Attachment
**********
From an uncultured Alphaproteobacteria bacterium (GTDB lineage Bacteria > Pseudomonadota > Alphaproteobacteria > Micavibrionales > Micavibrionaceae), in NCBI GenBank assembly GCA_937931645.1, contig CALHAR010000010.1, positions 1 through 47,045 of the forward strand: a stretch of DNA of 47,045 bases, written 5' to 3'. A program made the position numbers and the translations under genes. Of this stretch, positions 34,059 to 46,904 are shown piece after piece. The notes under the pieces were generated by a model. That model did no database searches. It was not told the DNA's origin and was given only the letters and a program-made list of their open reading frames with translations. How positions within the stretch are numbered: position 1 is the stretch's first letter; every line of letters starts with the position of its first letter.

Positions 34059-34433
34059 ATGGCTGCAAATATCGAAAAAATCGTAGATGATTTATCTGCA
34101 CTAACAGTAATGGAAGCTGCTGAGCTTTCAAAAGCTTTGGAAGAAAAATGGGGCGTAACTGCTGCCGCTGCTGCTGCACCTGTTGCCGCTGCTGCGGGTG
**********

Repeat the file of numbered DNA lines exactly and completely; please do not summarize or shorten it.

From an uncultured Alphaproteobacteria bacterium (GTDB lineage Bacteria > Pseudomonadota > Alphaproteobacteria > Micavibrionales > Micavibrionaceae), in NCBI GenBank assembly GCA_937931645.1, contig CALHAR010000010.1, positions 1 through 47,045 of the forward strand: a stretch of DNA of 47,045 bases, written 5' to 3'. A program made the position numbers and the translations under genes. Of this stretch, positions 34,059 to 46,904 are shown piece after piece. The notes under the pieces were generated by a model. That model did no database searches. It was not told the DNA's origin and was given only the letters and a program-made list of their open reading frames with translations. How positions within the stretch are numbered: position 1 is the stretch's first letter; every line of letters starts with the position of its first letter.

Positions 34059-34433
34059 ATGGCTGCAAATATCGAAAAAATCGTAGATGATTTATCTGCA
34101 CTAACAGTAATGGAAGCTGCTGAGCTTTCAAAAGCTTTGGAAGAAAAATGGGGCGTAACTGCTGCCGCTGCTGCTGCACCTGTTGCCGCTGCTGCGGGTG